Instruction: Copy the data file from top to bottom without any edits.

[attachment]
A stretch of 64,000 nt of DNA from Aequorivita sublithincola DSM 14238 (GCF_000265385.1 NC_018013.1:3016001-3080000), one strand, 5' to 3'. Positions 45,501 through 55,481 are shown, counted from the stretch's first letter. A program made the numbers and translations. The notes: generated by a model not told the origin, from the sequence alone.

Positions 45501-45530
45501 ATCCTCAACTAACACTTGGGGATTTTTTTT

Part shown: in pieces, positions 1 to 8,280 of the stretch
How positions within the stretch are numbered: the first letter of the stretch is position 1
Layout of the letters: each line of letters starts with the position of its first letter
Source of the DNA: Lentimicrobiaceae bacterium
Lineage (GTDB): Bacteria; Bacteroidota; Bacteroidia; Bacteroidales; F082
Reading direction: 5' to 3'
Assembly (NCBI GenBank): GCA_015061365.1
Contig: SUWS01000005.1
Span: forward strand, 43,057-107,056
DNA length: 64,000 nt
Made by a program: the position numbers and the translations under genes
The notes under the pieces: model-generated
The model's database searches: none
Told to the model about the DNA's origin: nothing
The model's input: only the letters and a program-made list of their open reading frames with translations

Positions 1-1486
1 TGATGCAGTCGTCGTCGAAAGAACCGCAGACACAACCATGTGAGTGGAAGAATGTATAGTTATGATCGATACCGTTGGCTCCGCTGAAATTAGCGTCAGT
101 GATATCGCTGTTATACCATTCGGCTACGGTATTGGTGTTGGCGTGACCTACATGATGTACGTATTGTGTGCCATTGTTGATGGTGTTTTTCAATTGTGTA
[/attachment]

A stretch of 64,000 nt of DNA from Aequorivita sublithincola DSM 14238 (GCF_000265385.1 NC_018013.1:3016001-3080000), one strand, 5' to 3'. Positions 45,501 through 55,481 are shown, counted from the stretch's first letter. A program made the numbers and translations. The notes: generated by a model not told the origin, from the sequence alone.

Positions 45501-45530
45501 ATCCTCAACTAACACTTGGGGATTTTTTTT

Part shown: in pieces, positions 1 to 8,280 of the stretch
How positions within the stretch are numbered: the first letter of the stretch is position 1
Layout of the letters: each line of letters starts with the position of its first letter
Source of the DNA: Lentimicrobiaceae bacterium
Lineage (GTDB): Bacteria; Bacteroidota; Bacteroidia; Bacteroidales; F082
Reading direction: 5' to 3'
Assembly (NCBI GenBank): GCA_015061365.1
Contig: SUWS01000005.1
Span: forward strand, 43,057-107,056
DNA length: 64,000 nt
Made by a program: the position numbers and the translations under genes
The notes under the pieces: model-generated
The model's database searches: none
Told to the model about the DNA's origin: nothing
The model's input: only the letters and a program-made list of their open reading frames with translations

Positions 1-1486
1 TGATGCAGTCGTCGTCGAAAGAACCGCAGACACAACCATGTGAGTGGAAGAATGTATAGTTATGATCGATACCGTTGGCTCCGCTGAAATTAGCGTCAGT
101 GATATCGCTGTTATACCATTCGGCTACGGTATTGGTGTTGGCGTGACCTACATGATGTACGTATTGTGTGCCATTGTTGATGGTGTTTTTCAATTGTGTA